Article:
Amulet: The Fantasy Worlds of Kazu Kibuishi
One of the great pleasures of reading is coming across a book that surprises you and exceeds your expectations. Amulet, Book One: The Stonekeeper by Kazu Kibuishi is one of those books, a graphic novel from Scholastic that is aimed at children and young adults, but which rewards adult reading as well. Right at the beginning of the book, a family loses its father. The mother, son, and daughter relocate to an old ancestral home, only to be immediately engulfed by a rich, fantastical world beneath the house.
Kibuishi, who edits the magnificent Flight series for Villard, does several things incredibly well in this opening volume: he raises the stakes from the beginning and makes it clear to the reader that this is serious and that actions have consequences. He also manages to create a vivid, deeply imaginative fantasy world that is evocative of his influences but not derivative of them. From the strange house underground to be-tentacled assailants and bizarre tick-like creatures, the setting comes alive and seems deeply believable. Scholastic has an amazing interactive webpage for Amulet that explains even more--definitely something to amuse and entertain you for more than a couple minutes. Curious about the origins of what seems to have all the makings of a modern classic, I recently interviewed Kibuishi via email...
Amazon.com: Please describe where you are while answering these questions.
Kibuishi: I am sitting in my studio where I work, located in Alhambra, California. It's a fairly large loft with hardwood floors and lots of natural light. A few of my friends work here with me on their own projects, and when we're at the final stretch of production on an Amulet book, a few more artists are working in here to help me get it done. Today, my wife Amy and I are the only ones working in here.
Amazon.com: Can you tell readers a little bit about your background?
Kibuishi: I began drawing comics when I was in preschool, so I've been doing this pretty much my entire life. In middle school, I began to take the craft of making comics pretty seriously, and then my focus shifted to film and literature in high school. After attending UCSB film studies, I worked as a graphic designer and animator for a few years until I found myself back in comics again, working on the Flight anthologies and Daisy Kutter.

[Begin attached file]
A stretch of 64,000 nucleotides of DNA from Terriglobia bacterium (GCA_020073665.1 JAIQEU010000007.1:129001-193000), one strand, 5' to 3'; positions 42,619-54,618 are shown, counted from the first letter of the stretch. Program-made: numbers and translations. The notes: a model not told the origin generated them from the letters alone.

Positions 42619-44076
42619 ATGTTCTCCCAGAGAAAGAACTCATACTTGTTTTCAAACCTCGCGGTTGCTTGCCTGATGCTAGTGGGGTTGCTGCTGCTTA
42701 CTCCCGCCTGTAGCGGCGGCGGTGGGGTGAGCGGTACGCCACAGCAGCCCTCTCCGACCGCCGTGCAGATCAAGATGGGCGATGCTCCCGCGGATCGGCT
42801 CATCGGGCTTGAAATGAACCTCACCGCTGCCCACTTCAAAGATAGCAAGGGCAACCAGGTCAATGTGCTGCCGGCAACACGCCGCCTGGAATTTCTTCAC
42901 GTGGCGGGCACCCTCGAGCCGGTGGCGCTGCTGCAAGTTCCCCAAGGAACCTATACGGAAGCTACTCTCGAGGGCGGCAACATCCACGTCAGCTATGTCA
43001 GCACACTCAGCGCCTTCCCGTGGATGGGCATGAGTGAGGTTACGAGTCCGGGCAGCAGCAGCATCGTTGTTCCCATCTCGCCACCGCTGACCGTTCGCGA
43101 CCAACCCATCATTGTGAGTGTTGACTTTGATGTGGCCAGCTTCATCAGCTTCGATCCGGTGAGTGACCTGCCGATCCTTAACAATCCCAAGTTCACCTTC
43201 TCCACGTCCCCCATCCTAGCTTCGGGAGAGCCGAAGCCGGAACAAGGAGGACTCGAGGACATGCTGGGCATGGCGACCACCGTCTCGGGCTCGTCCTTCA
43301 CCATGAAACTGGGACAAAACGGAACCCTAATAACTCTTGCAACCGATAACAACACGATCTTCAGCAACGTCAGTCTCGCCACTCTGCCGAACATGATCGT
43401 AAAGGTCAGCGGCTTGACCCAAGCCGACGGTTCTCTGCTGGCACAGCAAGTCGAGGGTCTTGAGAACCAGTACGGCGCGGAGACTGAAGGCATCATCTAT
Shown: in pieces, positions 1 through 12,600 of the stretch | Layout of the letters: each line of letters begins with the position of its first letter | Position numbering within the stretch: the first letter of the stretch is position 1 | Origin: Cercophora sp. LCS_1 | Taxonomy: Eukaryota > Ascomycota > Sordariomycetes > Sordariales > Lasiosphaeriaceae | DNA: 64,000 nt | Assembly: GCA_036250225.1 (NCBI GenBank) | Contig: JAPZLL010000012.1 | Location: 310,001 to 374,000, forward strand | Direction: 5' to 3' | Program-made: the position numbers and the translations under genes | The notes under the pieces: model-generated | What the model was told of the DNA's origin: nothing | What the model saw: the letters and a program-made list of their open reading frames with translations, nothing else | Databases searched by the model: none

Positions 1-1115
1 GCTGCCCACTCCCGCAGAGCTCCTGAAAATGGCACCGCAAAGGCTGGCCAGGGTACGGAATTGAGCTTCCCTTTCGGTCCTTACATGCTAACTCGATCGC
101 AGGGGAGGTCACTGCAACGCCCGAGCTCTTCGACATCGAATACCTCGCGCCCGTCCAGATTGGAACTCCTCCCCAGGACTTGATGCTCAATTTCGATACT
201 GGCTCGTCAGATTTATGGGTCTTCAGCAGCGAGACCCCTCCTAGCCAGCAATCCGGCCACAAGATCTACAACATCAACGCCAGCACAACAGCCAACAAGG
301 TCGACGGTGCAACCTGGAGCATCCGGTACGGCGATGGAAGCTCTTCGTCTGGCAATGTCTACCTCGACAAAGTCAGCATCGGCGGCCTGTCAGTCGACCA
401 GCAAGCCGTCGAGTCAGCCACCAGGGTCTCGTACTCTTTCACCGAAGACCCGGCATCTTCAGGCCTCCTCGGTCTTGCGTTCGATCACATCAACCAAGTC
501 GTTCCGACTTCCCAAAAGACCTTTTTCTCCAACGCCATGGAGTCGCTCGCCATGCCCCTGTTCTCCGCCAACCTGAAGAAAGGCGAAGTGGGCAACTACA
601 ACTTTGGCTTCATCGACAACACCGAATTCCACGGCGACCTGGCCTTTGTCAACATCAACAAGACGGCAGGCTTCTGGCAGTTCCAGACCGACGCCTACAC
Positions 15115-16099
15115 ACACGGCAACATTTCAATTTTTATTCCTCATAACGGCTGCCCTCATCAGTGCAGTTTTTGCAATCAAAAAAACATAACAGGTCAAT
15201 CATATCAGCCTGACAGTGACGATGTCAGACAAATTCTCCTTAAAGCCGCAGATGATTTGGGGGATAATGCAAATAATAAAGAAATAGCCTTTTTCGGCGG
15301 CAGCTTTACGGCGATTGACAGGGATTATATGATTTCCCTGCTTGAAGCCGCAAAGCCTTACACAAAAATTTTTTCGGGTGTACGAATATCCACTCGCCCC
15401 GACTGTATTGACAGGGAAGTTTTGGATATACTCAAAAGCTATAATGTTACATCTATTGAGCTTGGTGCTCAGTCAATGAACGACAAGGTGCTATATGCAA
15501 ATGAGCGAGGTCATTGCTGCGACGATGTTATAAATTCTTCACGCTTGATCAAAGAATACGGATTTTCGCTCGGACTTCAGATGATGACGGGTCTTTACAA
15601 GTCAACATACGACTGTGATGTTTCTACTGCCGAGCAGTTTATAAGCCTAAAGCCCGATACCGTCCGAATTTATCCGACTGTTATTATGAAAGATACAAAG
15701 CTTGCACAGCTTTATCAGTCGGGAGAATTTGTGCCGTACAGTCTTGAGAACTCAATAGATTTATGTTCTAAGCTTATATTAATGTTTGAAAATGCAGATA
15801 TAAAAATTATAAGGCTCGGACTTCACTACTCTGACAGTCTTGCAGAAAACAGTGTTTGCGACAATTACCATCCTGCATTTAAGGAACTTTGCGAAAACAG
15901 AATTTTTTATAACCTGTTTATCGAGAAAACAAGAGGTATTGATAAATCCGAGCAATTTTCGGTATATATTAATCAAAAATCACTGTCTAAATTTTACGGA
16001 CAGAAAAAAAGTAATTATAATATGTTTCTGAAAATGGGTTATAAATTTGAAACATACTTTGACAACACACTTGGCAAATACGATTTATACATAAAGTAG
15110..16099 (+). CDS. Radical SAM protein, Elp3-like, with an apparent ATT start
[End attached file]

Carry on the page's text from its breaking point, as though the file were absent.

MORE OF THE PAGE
Amazon.com: What was the spark for Amulet?
Kibuishi: Ever since reading Nausicaa of the Valley of Wind by Hayao Miyazaki and Bone by Jeff Smith, I've been inspired to create a fantasy graphic novel series of my own. When I first set out to accomplish this, back when I graduated from college, I realized soon enough that I wasn't ready, both artistically and emotionally. Since then, I worked at a variety of jobs, created a graphic novel, and put together several anthologies. After struggling through some tough financial hardships with my parents, I also realized that I had something to talk about in the book, and so it felt like the right time to finally tackle the project.
Amazon.com: This seems like the kind of series both adults and children can enjoy. Did you have an audience in mind when you wrote it?
Kibuishi: I always write with my family and friends in mind. For this project, I was also thinking about what my ten year-old self would have liked to see, and if I remember correctly, he was a pretty harsh critic.
Amazon.com: Actions have consequences in Amulet, which is as impressive as the beautiful art and mysterious storyline. What kind of reaction have you gotten from readers thus far?
Kibuishi: The reactions from the readers have been great! I almost kept out the violence for the sake of the younger audiences, but then I realized that would have been a mistake. Hopefully, kids are able to use the book to talk with their parents about things like dealing with a death in the family. When I was a kid, the idea of losing my parents would make me cry before going to sleep. I figured that I wasn't alone in thinking these things. The more that parents are able to talk to their children about real world consequences, the stronger their family will be.
Amazon.com: In my novels, I use mushrooms and squid quite a bit, so you had me hooked almost right away in that regard. How did you decide what elements of the "real" world you would use for your underground world?
Kibuishi: People tend to be afraid of things that look very different from themselves. Spiders and tentacled creatures fit that bill quickly, so I made creatures that had BOTH tentacles and spider legs. Heheh. Everything in the fantasy world takes real world iconography and heightens them to bring out certain emotions in the main characters, be it fear, hope, loneliness, wonder, or excitement. This is both the most fun and challenging part of creating a fantasy world. Anything goes, but that means you have to have a really strong understanding of the characters' emotional journeys, otherwise none of the concepts you throw in there will seem to mean anything.